Toward the back of the huge lecture hall, a young man in green leotards raised his hands and shook them sporadically. A blind man in the second row cocked his head sideways, angling one ear toward the stage. The sound technician, his earphones barely visible through his long hair, tapped his foot nervously each time he adjusted his audio-equipment. An impeccably dressed professor, sucking on his pipe passionately, smiled and nodded his head. Suits and ties mixed with panchos and jeans. Though my talk had been sponsored by the university, concerned individuals from the immediate community had also been invited.
I tried to humanize the nine hundred faces by focusing on one individual at a time and giving my thoughts directly to him or her. Vibrant eyes called to me from the fourth row. A soft smile beckoned from the front of the balcony.
“Could you explain in more detail what you see as the connection between attitude and health?” asked a spunky woman in her seventies.
“Perhaps the most effective way to answer your question,” I began, “is to share the experience of one woman.
“Her voice trembled at the other end of the phone, as she discussed her traumatic visit to the doctor earlier in the day for abdominal and lower back pains. The physician diagnosed, after elaborate tests and X-rays, a huge kidney stone obstructing her urethra. Her fury and anger focused on the professional for treating her like a ‘piece of meat’ and on her fear of operations and hospitals. Her self-indictment formed the most intense part of her unhappiness; seeing herself as a bad person who abused her body through improper diet.
“As I might do with anyone, I asked her questions about her unhappiness. Though she did not eradicate all her fears and judgments, within an hour, in an accepting environment, she uncovered and discarded some old beliefs. As a result, her unhappiness dissipated and the panic disappeared.
“‘Now that you feel more in control, more comfortable, what do you want?’ I asked her.
“‘I want the whole situation to just disappear, to just go away,’ she snapped.
“‘Okay,’ I acknowledged. ‘If that’s what you want, what could you do to get what you want?’
“Following a minute of silence, she asked, ‘What are you saying?’
“‘I’m not saying anything … I merely asked a question.’
“She never answered the question in that moment. When we ended the conversation, she decided to read more about what we discussed, particularly a section in one book which raised questions about our personal power in terms of body balance and well-being.
“A week later, her husband appeared at the door. ‘I have to tell you both something very incredible about what happened to my wife. After you talked to her she stayed up all night. In the morning, well, she was different … not hysterical. The difference stayed with her several days; right up until I checked her into the hospital. When she walked into the doctor’s office, she kind of elbowed him and said, “I took care of it, Doc.” Then she winked. Now I gotta tell you how out of character that is for my wife, Well, it gets even wilder. When the doctor returns with her new X-rays, he compares them with the pictures he took four days ago. You had to see his face. The stone was gone … the one he said could not pass. Not only that, he couldn’t believe that the urethra had a perfectly normal curve. The infection was completely gone. He kept shaking his head, saying it would have taken weeks and significant doses of antibiotics to have eradicated that infection.’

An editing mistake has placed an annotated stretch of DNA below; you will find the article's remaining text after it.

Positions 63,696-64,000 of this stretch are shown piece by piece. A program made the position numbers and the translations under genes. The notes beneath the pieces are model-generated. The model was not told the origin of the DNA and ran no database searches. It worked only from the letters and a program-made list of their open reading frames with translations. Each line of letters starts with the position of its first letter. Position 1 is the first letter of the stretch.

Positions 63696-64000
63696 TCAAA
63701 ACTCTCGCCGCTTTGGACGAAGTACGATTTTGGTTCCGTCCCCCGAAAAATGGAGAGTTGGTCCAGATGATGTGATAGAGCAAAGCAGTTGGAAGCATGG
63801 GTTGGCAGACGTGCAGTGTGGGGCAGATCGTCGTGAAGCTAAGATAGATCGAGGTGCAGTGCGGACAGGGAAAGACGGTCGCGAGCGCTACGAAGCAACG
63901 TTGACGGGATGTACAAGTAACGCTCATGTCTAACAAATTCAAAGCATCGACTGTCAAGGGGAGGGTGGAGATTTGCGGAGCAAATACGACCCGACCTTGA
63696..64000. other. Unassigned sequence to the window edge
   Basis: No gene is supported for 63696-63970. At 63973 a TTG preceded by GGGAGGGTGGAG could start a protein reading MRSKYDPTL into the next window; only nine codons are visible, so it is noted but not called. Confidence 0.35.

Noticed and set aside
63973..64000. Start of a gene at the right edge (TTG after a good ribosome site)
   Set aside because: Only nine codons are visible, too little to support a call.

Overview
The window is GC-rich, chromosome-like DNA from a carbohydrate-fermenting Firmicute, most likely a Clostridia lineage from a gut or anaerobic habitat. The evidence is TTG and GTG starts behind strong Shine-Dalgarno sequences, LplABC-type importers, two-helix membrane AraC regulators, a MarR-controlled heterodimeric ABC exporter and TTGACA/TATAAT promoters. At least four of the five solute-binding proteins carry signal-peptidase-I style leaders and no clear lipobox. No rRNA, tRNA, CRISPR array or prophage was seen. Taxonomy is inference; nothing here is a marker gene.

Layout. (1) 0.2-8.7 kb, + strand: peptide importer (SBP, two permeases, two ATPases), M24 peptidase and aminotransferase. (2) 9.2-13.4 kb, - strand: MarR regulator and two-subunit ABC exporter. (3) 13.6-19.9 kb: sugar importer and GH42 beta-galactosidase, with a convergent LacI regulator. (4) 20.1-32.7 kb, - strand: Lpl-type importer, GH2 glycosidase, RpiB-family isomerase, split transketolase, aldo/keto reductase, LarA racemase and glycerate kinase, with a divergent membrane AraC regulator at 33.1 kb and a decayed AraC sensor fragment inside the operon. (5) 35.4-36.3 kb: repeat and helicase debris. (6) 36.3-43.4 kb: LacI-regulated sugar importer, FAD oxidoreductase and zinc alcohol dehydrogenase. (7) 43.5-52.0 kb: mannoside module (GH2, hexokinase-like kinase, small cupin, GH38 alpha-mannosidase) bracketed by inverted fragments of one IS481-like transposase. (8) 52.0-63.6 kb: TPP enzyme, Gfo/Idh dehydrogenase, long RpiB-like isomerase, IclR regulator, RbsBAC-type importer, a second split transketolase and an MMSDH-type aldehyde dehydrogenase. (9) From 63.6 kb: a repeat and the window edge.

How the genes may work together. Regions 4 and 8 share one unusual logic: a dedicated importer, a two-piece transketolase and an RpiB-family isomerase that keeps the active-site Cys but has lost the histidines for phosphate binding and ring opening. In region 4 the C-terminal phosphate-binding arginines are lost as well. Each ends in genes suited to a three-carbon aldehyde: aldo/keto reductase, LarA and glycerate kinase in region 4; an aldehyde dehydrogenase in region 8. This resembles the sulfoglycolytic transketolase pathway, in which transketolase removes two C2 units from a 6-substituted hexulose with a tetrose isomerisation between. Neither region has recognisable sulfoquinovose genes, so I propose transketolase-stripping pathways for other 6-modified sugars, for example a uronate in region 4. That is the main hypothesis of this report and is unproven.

“A miracle? Perhaps, if that’s the word we choose to use for things we don’t understand. This lady could not specifically account for what happened, but the phenomenon she did discuss later was her change in attitude about seeing herself so impotent and her body disconnected from her will.”
A woman in a business suit stood up rather abruptly. “You are obviously adept at telling inspirational stories but I seriously question the practicality of your ‘attitude,’ as you call it, and your methods. I’d like to go back to another one of your inspirational stories … about your son, Raun. As the mother of an autistic child and a member of the National Society for Autistic Children, I think your story does a disservice to all parents of similarly handicapped children who could not do what you did. You have now placed upon their shoulders an added burden of guilt.” Everyone’s eyes riveted on this woman and the open hostility changed the mood in the lecture hall.
“We have always shared the story of our son, Raun, and his journey, in an effort to show other possibilities, never meaning to, in any way, suggest that what we did is or was a commentary on anyone else or what they might have done with their child. Each person does the best he or she can. The choices other parents of autistic children made for their families are certainly not diminished by what we did. In some ways…”
“Are you suggesting,” she interrupted, “that other parents who didn’t sit in the bathroom with their child from morning to night didn’t love them as much as you?”
“He never said that,” a young woman in the balcony shouted.
“I’m not sure I would ever want to compare people’s love,” I continued. “What we did came naturally from our attitude and understanding. Other parents, wanting the very best for their child and themselves, might choose completely different alternatives. The reason we share our story is because it worked for Raun and, in varying degrees, with other children we’ve worked with.”
“What about the guilt? What about all those parents who will think they haven’t tried enough or that they did the wrong thing? Don’t you think that’s a terrible burden to inflict on them?”
My head bobbed up and down. What am I doing here? Stay with it, I counseled myself. “I think guilt is a very personal matter. Nobody makes another person feel guilty. People decide that for themselves. If I said to you that you did something wrong and you disagreed, you would not feel guilty about it. Only you have that power to make such a decision based on your beliefs. The suggestion implicit in your comment, I guess, is not to tell the story. But if one person, in Des Moines or Denver, looked at her child and felt she could love him easier or more freely, then for that one person it was worth telling.”
A woman sporting a huge Afro leaped to her feet. “I’m a special education teacher working with profoundly disturbed children at one of the city clinics. Several of us have been influenced by your work. I’ve been working with one little boy for three years with no eye contact. The day after I read your first book, I thought to myself … Jesus, this is so simple it’s stupid. I came into work the next day, threw all my books and materials aside and just loved Kevin and joined him. That was three months ago and his eye contact and other skills have improved dramatically since that time-more things happened for him in the past three months than in those past three years.”